I’m not a huge Elvis Presley fan (although I’ve been to Graceland) but I do like some of his songs. In honor of Elvis on the 30th anniversary of his death, here’s my list of my top five favorite Elvis songs:
1. Heartbreak Hotel
2. Suspicious Minds (the Fine Young Cannibals do a great cover)
3. Can’t Help Falling In Love (beautiful song no matter who sings it)
4. Hound Dog (although you just can’t top the Big Mama Thornton version)
5. Are You Lonesome Tonight – a live recording where Elvis cracks a joke and then laughs uncontrollably for several minutes. The backup singers are unfazed and just keep on singing.
More from Whispers in the Loggia: The Dormition of Elvis (which includes a link to Five Catholic Facts about Elvis. Who knew?)
Sweet Land: A Love Story (2006) is simple, tender love story set in rural Minnesota just after World War I. Inge (the lovely Elizabeth Reaser) is a mail-order bride from Germany who arrives to marry the shy and serious Norwegian-American farmer Olaf (Tim Guinee). The plan runs into a snag when the local minister (John Heard) refuses to marry them because Inge doesn’t have the right immigration papers. These papers prove hard to get due to her being German and the scare over socialism. Inge and Olaf attempt to muddle through as best as possible, slowly falling in love, but meet with increasing disapproval from the town folk and then are expelled from the church by the minister. When Olaf’s friend Frandsen (the comical Alan Cumming) house goes on the auction block, Olaf bids and wins the house even though he can’t afford. Olaf’s bold motion wins back his approval from the town and the minister.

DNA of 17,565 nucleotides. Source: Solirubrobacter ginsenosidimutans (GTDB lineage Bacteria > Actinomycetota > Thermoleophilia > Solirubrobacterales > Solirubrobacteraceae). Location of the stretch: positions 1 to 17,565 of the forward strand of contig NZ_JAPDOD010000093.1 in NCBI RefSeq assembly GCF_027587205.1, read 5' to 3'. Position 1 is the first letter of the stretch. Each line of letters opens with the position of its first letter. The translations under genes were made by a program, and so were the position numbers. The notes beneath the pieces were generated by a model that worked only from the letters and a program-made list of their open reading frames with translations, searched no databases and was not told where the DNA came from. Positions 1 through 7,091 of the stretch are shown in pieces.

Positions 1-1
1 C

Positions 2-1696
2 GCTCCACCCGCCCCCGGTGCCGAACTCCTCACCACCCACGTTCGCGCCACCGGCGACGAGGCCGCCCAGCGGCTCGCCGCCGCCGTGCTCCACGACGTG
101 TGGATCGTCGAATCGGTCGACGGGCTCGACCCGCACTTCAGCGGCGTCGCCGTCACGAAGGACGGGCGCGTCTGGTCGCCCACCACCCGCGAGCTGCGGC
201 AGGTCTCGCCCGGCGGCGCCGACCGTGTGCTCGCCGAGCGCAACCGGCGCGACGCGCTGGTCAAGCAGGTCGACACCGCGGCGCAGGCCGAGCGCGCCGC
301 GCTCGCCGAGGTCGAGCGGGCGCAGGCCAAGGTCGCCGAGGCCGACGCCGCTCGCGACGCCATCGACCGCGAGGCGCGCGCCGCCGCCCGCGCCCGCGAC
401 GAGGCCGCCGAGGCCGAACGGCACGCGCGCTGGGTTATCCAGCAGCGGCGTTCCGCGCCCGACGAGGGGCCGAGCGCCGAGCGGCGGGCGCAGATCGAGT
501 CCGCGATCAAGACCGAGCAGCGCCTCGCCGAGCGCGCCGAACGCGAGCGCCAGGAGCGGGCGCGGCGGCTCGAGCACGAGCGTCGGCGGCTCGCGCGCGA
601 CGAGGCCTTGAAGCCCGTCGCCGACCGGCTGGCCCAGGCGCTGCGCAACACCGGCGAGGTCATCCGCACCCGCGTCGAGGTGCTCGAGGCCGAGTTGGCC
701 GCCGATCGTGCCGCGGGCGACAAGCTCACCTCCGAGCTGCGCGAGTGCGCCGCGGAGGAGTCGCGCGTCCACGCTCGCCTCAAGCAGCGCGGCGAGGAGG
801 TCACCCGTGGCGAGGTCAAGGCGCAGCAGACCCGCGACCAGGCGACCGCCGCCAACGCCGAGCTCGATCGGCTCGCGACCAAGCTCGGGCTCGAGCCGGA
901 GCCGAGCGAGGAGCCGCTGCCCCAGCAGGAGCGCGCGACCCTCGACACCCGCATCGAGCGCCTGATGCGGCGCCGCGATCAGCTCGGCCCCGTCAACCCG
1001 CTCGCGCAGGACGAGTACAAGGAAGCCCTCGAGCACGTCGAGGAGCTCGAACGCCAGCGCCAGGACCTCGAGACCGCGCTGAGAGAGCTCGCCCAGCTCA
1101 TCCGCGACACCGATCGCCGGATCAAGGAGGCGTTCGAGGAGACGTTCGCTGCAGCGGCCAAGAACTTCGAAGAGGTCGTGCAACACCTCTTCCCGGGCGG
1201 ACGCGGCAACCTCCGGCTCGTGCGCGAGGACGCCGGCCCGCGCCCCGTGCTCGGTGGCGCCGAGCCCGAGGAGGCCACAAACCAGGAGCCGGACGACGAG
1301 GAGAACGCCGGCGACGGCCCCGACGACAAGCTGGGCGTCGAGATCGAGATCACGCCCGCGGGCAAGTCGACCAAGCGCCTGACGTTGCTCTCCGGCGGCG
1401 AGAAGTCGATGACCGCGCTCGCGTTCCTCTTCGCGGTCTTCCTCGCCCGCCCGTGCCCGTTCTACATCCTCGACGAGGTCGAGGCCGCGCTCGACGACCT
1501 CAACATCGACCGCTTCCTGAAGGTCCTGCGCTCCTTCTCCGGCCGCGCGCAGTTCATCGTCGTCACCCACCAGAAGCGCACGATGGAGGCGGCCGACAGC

This movie manages to be sentimental without being hokey. A couple of scenes remind me of other movies. When Inge and Olaf are thrown out of the church it’s similar to a scene in The Field, albeit less justified in this case. The town folk rallying to raise the money to help Olaf pay off Frandsen’s mortgage is of course reminiscent of It’s A Wonderful Life, except these restrained Minnesotans don’t join in singing Christmas carols unlike those rambunctious New Yorkers. The film includes a double framing device and it could do without both of them. First, Olaf and Inge’s grandson is mulling selling the farm after Inge’s death in modern day, then he flashes back to when Olaf died in the 1970’s for some wisdom from Grandma. The main story is great though, and so beautifully filmed. I almost want to travel to Minnesota this summer.